We have all grown up watching various types of movies and series casting heroes from various backgrounds, ethnicities, and even sexualities. One of the most common traits that one sees is the visual appeal these characters hold. Most of these characters are made to look a certain way for the audience to idealize them and incorporate their appearance into their own style. That's where the character Saitama comes into being. Saitama is the protagonist of the anime series “One Punch Man” authored by the artist ONE.

He might be considered as one of the heroes with a bald head (yes, I remember Deadpool). This can be considered revolutionary because, in the anime space, visual characterization holds a huge value. Despite the bold move to make the protagonist bald the character development is still overall fulfilled with other traits of heroism, humility, and humor. For those who haven't seen ‘One Punch Man’ here’s a synopsis on the same. The plot revolves around a world where there are both monsters and heroes, in order to protect the civilization an organization is created called the Hero Association. Saitama on the recommendation of Genos, the second lead protagonist and his disciple, joins the association together. But they end up being on different ranks B & S respectively (S being ranked the highest). Saitama on the journey from a powerless human to achieving the super-strength he holds, which is to finish his opponent in one punch loses interest in life and continues to live in boredom. The only thing that makes him move forward is the challenge of defeating monsters and someone who can come up to his level to give in a proper fight.


What makes Saitama different from other heroes is his carefree attitude about fame and power. Even though he is the most powerful human being who has crossed all limits of strength, he is the most down-to-earth hero amongst all the other ones who just care about ranks and fame in the society they thrive in. Another aspect that comes to the light is the class divide even amongst heroes and how they get treated because of the same and the way they look down on each other. The sex ratio in most of these series is quite disturbing as well, the way women are portrayed is either feeble and fragile or on the other hand short-tempered and hot-headed. They are most of the time left out during major crises because they are shown as troublemakers or an added burden. In this series, there’s only a handful of female heroes and they have been showcased as arrogant and power-hungry depicted in the patriarchal archetype the genre displays.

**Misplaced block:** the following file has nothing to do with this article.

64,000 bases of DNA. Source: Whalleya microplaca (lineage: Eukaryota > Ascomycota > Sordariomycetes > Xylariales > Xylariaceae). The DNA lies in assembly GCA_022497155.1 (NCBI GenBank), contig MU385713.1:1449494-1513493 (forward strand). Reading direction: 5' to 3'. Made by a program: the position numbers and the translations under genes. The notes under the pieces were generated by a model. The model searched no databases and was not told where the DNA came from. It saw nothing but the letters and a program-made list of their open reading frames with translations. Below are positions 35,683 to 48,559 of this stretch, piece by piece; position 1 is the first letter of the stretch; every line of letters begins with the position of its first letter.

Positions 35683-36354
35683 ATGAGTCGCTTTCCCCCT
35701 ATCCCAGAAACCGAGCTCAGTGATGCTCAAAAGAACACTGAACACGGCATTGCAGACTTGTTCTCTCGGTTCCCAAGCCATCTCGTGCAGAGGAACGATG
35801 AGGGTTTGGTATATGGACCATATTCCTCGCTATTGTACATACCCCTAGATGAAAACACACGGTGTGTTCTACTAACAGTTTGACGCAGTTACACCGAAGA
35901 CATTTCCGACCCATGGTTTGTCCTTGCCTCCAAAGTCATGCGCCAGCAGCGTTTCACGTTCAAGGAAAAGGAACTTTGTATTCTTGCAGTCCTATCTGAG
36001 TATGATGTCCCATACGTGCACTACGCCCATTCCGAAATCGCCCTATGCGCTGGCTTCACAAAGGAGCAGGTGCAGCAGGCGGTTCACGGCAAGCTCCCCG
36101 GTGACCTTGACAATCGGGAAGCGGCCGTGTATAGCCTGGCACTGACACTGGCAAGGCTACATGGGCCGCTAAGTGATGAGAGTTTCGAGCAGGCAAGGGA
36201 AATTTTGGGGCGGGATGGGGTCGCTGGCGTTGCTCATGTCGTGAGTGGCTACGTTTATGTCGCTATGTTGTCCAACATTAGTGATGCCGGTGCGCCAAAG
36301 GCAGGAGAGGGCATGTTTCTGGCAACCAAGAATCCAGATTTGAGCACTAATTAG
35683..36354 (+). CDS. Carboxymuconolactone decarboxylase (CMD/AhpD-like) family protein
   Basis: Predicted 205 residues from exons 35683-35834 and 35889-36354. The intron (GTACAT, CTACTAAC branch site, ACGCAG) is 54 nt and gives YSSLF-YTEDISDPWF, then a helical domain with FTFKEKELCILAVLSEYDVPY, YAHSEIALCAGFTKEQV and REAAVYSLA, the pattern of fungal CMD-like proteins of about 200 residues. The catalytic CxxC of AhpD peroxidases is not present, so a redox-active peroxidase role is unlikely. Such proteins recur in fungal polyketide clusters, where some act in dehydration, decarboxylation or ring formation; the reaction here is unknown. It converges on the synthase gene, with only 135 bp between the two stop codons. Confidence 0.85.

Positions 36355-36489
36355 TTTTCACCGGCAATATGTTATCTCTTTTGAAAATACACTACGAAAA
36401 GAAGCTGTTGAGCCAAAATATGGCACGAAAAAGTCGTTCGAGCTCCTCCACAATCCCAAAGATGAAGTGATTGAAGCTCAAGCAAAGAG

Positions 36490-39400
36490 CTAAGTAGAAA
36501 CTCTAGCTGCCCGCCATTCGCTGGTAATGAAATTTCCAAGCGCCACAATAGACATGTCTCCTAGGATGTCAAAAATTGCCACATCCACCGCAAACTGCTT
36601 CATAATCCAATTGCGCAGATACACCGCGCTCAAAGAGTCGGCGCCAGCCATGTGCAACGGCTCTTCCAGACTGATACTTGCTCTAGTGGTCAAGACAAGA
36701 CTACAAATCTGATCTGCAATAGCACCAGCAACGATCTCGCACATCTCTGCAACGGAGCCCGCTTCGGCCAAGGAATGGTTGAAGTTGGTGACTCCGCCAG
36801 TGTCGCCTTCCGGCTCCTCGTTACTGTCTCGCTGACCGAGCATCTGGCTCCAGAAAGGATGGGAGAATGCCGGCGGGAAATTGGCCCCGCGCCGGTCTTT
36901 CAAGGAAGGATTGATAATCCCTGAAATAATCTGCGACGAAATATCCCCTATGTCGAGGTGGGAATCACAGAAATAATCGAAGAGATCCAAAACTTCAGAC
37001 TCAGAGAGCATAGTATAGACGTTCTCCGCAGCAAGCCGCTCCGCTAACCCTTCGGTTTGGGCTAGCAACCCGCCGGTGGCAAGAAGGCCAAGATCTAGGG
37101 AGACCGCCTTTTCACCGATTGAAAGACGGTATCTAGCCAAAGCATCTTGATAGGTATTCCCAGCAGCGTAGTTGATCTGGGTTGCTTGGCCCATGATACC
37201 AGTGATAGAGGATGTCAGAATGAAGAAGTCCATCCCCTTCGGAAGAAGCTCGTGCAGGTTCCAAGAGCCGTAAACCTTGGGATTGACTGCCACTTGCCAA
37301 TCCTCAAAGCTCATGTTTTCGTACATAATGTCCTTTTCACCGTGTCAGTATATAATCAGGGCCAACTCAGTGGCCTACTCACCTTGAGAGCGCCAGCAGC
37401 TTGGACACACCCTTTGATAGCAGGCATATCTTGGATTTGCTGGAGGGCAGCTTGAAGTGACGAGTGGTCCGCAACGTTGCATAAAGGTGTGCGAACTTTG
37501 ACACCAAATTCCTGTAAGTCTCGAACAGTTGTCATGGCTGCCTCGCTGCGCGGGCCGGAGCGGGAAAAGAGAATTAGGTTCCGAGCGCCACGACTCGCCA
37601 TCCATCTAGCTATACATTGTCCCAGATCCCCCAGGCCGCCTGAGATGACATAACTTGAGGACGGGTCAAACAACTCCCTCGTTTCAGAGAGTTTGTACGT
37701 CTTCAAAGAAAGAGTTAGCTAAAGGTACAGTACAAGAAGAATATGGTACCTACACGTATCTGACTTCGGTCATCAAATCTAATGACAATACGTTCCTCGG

As mentioned earlier, Saitama holds immense power enough to finish off his nemesis in just one punch. The troubling part is that due to his appearance the strength is overlooked and mocked at first glance by almost all the monsters and fellow heroes in the association too. This brings us to the fact that looks can be deceptive and the proverb Don't judge a book by its cover applies here. And due to this reason, he often gets labeled as a fraud. His magnanimity of heart is to be seen in this one event where he defeats a monster in just one punch whereas other heroes before him gave up their lives to even get close to it. To mask the shame of other heroes' defeat he claimed the kill to be easy because of the previous efforts taken by the heroes to weaken the monsters. Thus once again to be looked on as a con in the eyes of the public and being humiliated.

"If I Had Taken A Wrong Step, Would I Have Ended Up Like That, Too?"

This statement was made by Saitama when he saw one of the villains before his hero journey being shown in the news for looting and creating havoc. He shows empathy towards this villain because he once was in the same place as the latter, unemployed and directionless. He retrospects that a person is just a step away from turning themselves into an evil entity. This reflection shows how the protagonist is self-aware and never ceases to take his powers to his head.

Saitama in the entire series remains unfazed during battles with dangerous levels of threats that most of the higher rank heroes shirked away from. This is not because Saitama was overconfident of his strength but that he truly is a person who doesn’t let himself be consumed by worrying himself so long as the worry isn’t a pressing matter. The character development of the protagonist is relatable to the audience. Despite his title of a superhero and possession of immeasurable strength he is shown to care about household chores, buying groceries, and worrying about paying the bills. It shows no matter what profession one takes up, they are grounded by the harsh reality that chores don’t get done automatically. This anime series is a must-watch to feel light-hearted and can easily bring out anyone from their sulky mood.

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